The learned trial Judge after a careful summary of the evidence made the following findings of fact:-

“I am satisfied beyond reasonable doubt that the accident did “not happen in the manner in which. the accused says it did happen “and that the death of the deceased Dinah Cookey was due to the “criminal negligence of the accused in that he drove the car at great “speed along the highway, lost control of the vehicle, which left the “main road, crossed the grass verge and ran along the drain killing “the deceased who was walking along the grass verge with her back “to the on-coming car” .

He also found that the accident was not due to the unintentional skidding of the car. The trial Judge quite properly and correctly directed himself to the definition of criminal negligence laid down in the cases of R. v. Bateman and Andrews v. The Director of Public Prosecutions.

The grounds of appeal are:- 2. That the trial Judge failed to direct himself to the evidence the witness for the prosecution who was in the car with the prisoner. 2. That the trial Judge failed to direct himself to the evidence of a witness E. Barker called by the defence; and

3. That there being only one crash admitted by the witness it was impossible to say how Dinah came by her death beyond the evidence of accused.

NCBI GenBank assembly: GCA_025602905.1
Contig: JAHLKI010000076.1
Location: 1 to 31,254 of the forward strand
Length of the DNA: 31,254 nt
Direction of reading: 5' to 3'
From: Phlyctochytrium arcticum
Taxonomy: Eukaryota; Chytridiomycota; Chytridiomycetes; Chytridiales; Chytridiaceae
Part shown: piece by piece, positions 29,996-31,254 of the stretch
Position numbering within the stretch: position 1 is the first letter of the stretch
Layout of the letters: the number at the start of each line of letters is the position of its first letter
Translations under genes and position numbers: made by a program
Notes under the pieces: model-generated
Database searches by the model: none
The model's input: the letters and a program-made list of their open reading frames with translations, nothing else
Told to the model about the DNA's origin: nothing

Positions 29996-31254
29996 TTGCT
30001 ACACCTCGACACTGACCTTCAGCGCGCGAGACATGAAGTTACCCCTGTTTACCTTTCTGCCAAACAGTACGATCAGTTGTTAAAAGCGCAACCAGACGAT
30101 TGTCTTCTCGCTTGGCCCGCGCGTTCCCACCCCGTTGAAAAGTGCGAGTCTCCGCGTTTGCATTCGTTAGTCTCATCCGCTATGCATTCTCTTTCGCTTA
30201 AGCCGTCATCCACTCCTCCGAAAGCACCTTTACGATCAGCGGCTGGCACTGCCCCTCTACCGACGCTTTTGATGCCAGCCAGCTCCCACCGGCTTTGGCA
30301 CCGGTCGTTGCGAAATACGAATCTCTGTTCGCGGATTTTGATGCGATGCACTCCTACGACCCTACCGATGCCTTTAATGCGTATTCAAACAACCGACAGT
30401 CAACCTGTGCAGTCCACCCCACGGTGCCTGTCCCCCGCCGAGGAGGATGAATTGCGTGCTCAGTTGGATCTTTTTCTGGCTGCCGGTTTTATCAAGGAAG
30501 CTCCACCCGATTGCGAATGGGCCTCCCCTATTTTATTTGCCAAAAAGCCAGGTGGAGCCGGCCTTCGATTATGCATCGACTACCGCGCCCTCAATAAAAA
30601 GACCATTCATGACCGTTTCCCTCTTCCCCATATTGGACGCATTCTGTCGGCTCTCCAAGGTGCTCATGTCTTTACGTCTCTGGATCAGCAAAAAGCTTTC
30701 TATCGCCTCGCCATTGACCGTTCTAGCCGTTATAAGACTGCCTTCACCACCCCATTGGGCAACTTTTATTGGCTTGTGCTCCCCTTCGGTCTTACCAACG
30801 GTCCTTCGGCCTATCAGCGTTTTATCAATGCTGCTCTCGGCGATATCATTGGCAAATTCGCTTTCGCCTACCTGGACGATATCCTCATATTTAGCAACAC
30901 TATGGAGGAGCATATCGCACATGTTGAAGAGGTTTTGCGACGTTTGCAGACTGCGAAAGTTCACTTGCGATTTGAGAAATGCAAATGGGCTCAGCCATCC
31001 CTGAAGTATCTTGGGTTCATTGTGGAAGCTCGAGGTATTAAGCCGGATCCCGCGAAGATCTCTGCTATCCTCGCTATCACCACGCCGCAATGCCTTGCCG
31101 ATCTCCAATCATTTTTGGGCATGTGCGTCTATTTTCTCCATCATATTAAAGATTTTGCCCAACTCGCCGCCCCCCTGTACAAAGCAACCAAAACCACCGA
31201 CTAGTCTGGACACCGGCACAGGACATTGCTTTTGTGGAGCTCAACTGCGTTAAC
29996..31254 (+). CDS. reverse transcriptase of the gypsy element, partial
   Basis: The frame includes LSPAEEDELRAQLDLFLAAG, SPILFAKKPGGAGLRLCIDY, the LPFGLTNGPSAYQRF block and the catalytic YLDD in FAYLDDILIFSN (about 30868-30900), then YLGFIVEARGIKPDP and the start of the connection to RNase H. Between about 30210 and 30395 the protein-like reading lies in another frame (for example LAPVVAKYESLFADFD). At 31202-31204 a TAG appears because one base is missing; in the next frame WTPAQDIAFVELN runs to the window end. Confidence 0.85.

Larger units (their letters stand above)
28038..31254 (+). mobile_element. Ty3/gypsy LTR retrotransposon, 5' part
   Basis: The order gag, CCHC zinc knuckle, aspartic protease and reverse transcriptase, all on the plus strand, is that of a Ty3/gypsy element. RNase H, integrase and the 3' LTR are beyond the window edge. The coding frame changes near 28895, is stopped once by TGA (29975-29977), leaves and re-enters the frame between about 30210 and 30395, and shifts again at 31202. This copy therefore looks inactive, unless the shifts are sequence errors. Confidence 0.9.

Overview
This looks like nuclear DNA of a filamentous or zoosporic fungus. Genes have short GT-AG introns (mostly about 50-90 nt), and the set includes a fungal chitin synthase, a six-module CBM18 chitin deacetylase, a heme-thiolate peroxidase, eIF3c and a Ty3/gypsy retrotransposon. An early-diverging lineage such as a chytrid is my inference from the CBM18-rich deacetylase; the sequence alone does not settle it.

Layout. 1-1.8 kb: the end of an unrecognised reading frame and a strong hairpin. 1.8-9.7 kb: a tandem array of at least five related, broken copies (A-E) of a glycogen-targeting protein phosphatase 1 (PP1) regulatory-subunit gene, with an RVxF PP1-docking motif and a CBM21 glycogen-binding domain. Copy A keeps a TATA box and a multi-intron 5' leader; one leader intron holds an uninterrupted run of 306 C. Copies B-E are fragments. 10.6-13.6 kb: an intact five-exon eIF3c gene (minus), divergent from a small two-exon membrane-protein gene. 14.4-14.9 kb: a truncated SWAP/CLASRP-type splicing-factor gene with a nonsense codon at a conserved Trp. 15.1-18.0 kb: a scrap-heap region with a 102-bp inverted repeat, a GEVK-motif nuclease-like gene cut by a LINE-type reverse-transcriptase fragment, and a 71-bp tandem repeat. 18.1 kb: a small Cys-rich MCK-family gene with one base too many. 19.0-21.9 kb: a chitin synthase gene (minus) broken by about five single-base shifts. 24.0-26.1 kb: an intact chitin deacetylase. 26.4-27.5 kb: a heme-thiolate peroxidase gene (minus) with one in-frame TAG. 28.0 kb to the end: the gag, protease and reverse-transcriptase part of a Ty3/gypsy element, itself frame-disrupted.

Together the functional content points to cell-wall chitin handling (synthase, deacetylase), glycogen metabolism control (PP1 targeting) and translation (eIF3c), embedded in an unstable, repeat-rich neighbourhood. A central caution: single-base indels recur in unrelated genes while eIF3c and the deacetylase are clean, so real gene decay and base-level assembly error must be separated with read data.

Appellant’s counsel upon the hearing of this appeal argued that the trial Judge misdirected himself with regard to the degree of negligence required to support a conviction of manslaughter.

The trial Judge visited the scene of the accident; he had the advantage of seeing the witnesses and of hearing them give their evidence; he correctly directed himself to the law of criminal negligence.

We have carefully considered the evidence produced by the prosecution and the defence and are of opinion that there was an abundance of evidence to justify the conclusion at which the learned trial Judge arrived and that there is no reason for interfering with his decision.

We also see no reason to interfere with the sentence imposed.

The appeal is dismissed and the conviction and sentence of the lower Court affirmed.